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Having Empathy, Seeking Empathy: How we Built our New Builder

dscout’s VP of Product gets meta on research and product design

Words by Jonathan Fairman, Visuals by Delaney Gibbons

Good research creates empathy. And at dscout, empathy is very meta. We’re empathetic people nerds, designing a product experience for researchers—other empathetic people nerds—who are helping to design a compelling product experience for their users. Our customers get their insights from our scouts, for whom we also must design a compelling product experience.

Whoa. We want to make research easier than reading that paragraph.

Empathy is our core drive. As a product manager as well as a former researcher, I understand this from all sides. Empathy compels us to understand what makes our users tick and understand how to help them. And because our customers are doing the very thing we do, they are particularly open to the kind of dialog that really promotes understanding.

Through on-site visits, shadowing, and 1-on-1 interviews with our customers, we have been cataloging the little challenges and annoyances that erode researchers’ ability to be nimble and confident. Seeing the many ways that our customers collaborate in designing their research, we yearned to dig deeper. Seeing how hard something as “simple” as sharing large files can be, we were driven to do something about it.

And that brings us to yesterday’s release (in beta) of our mission and screener builder, not coincidentally, on Valentine’s Day. Customer love! Our intent with this project and with so much more we’re still working on is to help researchers get to empathy more easily. To remove friction from the process of getting closer to your customers. To help you put your empathy skills to work with more confidence.

Empathy for collaborators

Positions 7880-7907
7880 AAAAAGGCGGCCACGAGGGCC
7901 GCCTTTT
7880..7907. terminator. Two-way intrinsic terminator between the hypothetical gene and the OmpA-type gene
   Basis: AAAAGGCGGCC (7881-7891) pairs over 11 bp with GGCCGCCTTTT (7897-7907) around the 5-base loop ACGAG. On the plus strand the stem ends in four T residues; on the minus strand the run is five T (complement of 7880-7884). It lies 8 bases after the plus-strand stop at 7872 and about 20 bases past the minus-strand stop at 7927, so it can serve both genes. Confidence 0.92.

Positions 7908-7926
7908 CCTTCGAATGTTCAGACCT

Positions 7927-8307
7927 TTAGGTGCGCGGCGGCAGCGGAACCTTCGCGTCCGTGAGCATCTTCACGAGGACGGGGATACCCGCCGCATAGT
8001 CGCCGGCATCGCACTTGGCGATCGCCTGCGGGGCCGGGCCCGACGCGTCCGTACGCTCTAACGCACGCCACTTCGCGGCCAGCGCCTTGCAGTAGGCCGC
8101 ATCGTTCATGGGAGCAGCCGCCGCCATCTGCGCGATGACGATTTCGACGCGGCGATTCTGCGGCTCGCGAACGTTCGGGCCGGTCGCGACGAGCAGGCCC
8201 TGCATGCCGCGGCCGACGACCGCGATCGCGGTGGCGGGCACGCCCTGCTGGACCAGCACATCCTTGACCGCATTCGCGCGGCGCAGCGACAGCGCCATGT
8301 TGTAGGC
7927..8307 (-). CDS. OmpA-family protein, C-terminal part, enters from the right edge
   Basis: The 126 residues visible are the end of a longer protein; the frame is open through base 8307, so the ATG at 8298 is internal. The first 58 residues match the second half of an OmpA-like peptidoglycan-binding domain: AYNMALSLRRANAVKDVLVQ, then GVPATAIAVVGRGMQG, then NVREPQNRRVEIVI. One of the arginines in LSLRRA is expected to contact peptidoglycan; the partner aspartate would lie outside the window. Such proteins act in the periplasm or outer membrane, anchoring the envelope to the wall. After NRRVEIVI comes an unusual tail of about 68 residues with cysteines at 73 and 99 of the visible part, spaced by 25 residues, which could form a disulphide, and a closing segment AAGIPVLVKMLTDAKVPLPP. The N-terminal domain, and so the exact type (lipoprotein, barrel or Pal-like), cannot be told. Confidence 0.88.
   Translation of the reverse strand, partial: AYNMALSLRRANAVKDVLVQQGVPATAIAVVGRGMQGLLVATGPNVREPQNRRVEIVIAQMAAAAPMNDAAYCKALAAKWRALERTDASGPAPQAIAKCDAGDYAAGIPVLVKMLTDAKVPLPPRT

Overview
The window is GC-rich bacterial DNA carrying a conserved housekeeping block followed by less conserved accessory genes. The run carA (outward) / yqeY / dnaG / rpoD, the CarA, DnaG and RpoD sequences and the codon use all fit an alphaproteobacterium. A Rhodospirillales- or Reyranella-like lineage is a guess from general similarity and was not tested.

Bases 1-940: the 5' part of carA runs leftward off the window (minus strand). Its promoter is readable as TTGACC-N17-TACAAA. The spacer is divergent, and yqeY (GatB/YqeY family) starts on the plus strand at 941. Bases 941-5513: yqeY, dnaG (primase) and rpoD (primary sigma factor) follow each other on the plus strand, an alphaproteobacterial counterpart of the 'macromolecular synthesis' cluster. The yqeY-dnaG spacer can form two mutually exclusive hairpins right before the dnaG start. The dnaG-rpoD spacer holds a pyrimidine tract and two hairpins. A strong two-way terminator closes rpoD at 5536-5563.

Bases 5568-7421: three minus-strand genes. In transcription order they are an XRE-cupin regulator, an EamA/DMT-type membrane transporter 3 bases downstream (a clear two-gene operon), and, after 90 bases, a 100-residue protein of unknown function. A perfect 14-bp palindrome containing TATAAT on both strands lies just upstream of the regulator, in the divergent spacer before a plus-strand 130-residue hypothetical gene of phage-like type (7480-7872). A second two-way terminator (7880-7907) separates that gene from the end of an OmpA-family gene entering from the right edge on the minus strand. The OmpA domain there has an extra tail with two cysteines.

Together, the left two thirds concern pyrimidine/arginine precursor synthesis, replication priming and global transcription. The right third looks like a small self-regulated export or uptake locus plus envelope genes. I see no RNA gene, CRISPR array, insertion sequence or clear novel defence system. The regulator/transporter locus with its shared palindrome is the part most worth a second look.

In our own research with dscout users, we learned that research design often starts in Word or Google Docs. Ease of sharing and editing facilitates collaborative design and dialog within teams. Once a project is designed, a user builds it on the dscout platform. While it’s easy to share a dscout project with collaborators, some stakeholders prefer a document to mark-up rather than a new account to create, so in our new builder we added the ability to export a project to PDF or RTF.

Then, of course, you’ll want to make changes based on that feedback, so we introduced the ability to edit question attributes on the fly. Want to change the single-select question to multi-select? Simple. Just toggle the question type. And we made skip logic more flexible so you can move questions around without breaking anything. And you can skip from almost any question type. Small changes, but a big impact when you’re trying to get a study out the door.

Empathy for participants

Good research requires empathy for participants too. To keep scouts—what we call our participants—engaged and in-the-moment as they participate, researchers need to see and optimize the actual experience of completing the screener or mission.

So one of the features of our new builder is a preview tool for the researcher. By helping researchers get a view of their research design from the scout’s POV, we give them a hand in improving the experience themselves. A 200-word question might work during a live interview, but in mobile ethnography, not so much.

When researchers see the questions and choices formatted for a smartphone, it’s easier to anticipate when a question or mission might overload a scout’s attention. Seeing the question in context, a researcher can get a better sense of the mission's rhythm. Are three open-ended questions in a row too much? Should I put a scale question after each of them instead of all at the end? Now you can see it a few ways and decide based on the scout’s eye view.

Empathy with a twist

The relationship between dscout, our customers and our scouts is like a mobius strip—a continuous loop with a twist, that has more dimensions than it first appears. When you try to cut one in half, you see how inseparable everything is. Having empathy while building a product to gain empathy to build better products. Meta or not, I hope you feel that empathy when you try the new builder on dscout.

Log in to your dscout account—or create a new one—and click “create new mission” to check out the new builder beta, the first of many empathy-driven and empathy producing improvements we’ve got planned for 2017.

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